Then, usually, in the evenings, I just chill out with my wife and family. But, again, if I’m writing and I’m in a very intense part of the book, or I’m in the middle of something that’s crucial, I’ll go back and I’ll do like a nighttime writing session as well. And that’s one of the tough parts about writing is it really is a very solitary craft. And so when I’m really in the midst of the writing, that’s probably one of the hardest aspects of it is having to sort of retreat. It’s kind of a self alienating process and not my most favorite aspect of it, but I mean, unfortunately, you can’t really write a book if you don’t kind of isolate yourself and focus on it.

One of the themes in the novel of Valley of Shadows is isolation, and also self-isolation, when people retreat from the world and sort of shut the world out because they feel hurt or they feel wounded and, bottom line, they feel afraid. You’re afraid to connect, afraid to care, afraid to be hurt. And that’s an aspect of the main character of somebody that is very present throughout the whole book.

I feel like the fact that it was written during the pandemic kind of helped me tap into those feelings a little bit more than if it had not been the pandemic, the pre-pandemic. I guess the pandemic helped, or not helped – made most of us experience a degree of isolation like that, maybe we hadn’t ever experienced. It was interesting how that informed the story and the character, and I think it helped me in the sense of trying to capture some of those feelings more authentically than I may have otherwise been able to.

How do you bring ideas to life?

It’s really always been a very natural thing. I think if you’re creative and you’re entrepreneurial, you can’t help but be driven to do that. For me, that’s always been the most exciting part of my work, whether it’s in the writing or my other work. Aside from just having the ideas, because when you’re a creative person the ideas come to you, it’s learning how to discern between the ideas I have that are just fun and fanciful but will never go anywhere, and the ideas that I have that might appeal to others. Because if the idea only appeals to me, it’s kind of like, okay, well, no one’s going to be interested in that.

After I discern what ideas I think will appeal to others, I think it really just goes to believing, having confidence, believing in those ideas enough that you’re able to invest the time and energy that it’s going to take to give it that persistence and that discipline I talked about earlier, that you’re really going to keep pushing the idea forward and you’re not going to give up. Because I think if it’s a good idea, you just can’t give up on it, and eventually other people will recognize that it’s a good idea. If it’s a book, read the book, if it’s a movie, they’ll watch the movie. And if it’s a business, they’ll do business with you.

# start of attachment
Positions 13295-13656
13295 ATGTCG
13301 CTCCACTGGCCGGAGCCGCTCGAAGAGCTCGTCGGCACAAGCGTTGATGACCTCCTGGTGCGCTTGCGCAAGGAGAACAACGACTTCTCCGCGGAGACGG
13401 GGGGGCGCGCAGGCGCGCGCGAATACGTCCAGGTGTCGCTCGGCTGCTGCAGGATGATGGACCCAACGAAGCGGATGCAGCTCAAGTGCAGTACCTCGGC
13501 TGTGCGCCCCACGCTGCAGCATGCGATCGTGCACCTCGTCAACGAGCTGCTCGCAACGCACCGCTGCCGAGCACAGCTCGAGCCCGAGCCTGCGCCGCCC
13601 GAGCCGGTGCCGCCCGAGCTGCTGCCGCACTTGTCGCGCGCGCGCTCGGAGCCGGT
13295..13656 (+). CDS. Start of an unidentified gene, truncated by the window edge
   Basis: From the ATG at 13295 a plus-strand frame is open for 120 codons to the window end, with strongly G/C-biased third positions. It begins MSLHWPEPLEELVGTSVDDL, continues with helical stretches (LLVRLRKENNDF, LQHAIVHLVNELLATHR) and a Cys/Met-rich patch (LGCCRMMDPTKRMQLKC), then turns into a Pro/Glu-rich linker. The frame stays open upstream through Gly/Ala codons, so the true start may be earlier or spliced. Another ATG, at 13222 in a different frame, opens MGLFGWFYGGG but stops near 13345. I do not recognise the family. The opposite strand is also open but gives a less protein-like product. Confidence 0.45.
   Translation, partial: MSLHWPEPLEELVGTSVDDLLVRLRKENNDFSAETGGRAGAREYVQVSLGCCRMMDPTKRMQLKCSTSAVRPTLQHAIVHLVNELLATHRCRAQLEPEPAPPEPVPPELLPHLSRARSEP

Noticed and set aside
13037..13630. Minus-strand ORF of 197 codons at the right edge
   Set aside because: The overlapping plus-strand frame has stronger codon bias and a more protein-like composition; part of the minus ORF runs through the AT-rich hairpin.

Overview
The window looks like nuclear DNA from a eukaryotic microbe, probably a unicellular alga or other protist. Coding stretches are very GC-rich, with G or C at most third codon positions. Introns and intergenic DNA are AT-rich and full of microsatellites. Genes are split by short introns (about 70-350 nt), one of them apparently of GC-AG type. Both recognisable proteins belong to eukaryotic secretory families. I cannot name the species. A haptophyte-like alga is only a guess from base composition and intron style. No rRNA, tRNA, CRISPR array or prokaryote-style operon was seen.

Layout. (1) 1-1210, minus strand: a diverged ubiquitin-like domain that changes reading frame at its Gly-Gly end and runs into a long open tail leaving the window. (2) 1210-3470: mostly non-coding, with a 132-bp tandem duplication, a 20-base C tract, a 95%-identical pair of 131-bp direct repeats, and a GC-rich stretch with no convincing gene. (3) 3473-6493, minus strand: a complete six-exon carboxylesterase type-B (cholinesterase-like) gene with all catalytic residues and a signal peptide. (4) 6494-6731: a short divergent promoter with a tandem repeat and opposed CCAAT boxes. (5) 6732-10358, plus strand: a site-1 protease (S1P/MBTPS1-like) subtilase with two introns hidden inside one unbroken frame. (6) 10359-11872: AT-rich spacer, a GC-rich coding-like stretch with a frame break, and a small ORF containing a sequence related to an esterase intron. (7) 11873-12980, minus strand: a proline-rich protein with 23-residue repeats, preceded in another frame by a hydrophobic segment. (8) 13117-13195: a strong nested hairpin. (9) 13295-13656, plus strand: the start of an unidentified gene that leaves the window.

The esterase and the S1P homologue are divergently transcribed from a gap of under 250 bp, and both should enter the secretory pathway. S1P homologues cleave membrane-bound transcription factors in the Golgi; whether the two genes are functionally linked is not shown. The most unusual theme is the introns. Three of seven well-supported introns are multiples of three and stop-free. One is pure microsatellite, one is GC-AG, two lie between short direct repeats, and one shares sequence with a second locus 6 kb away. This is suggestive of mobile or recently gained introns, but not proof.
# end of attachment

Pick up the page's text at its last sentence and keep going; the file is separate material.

What’s one trend that excites you?

This is a media and entertainment trend, but I really like the trend that has sort of happened over the last few years and, again, the pandemic even further accelerated it: the trend towards these really good long form dramas that are, instead of making a movie, a TV series that is like a movie. That level of quality, and that level of depth. Years ago, you would’ve just done a two hour movie about something and now, you’ll do an eight hour long mini-series on Netflix, or HBO Max, or wherever. But because of that trend, you’re able to go way deeper into the characters. You get immersed as a viewer, you get immersed into the story, you invest more time in it, you care more.

They can explore the smaller characters that in a movie would just be kind of have a few lines and be forgotten, can become stars in their own right within these types of formats. So I like that a lot as a storyteller because I just feel like it frees up storytellers, writers, directors, and actors to just have about as much fun as we novelists do, because they can spend so much more time with the material. I think it’s a fun trend and one that benefits readers and viewers and people who enjoy good stories.

What is one habit of yours that makes you more productive as an entrepreneur?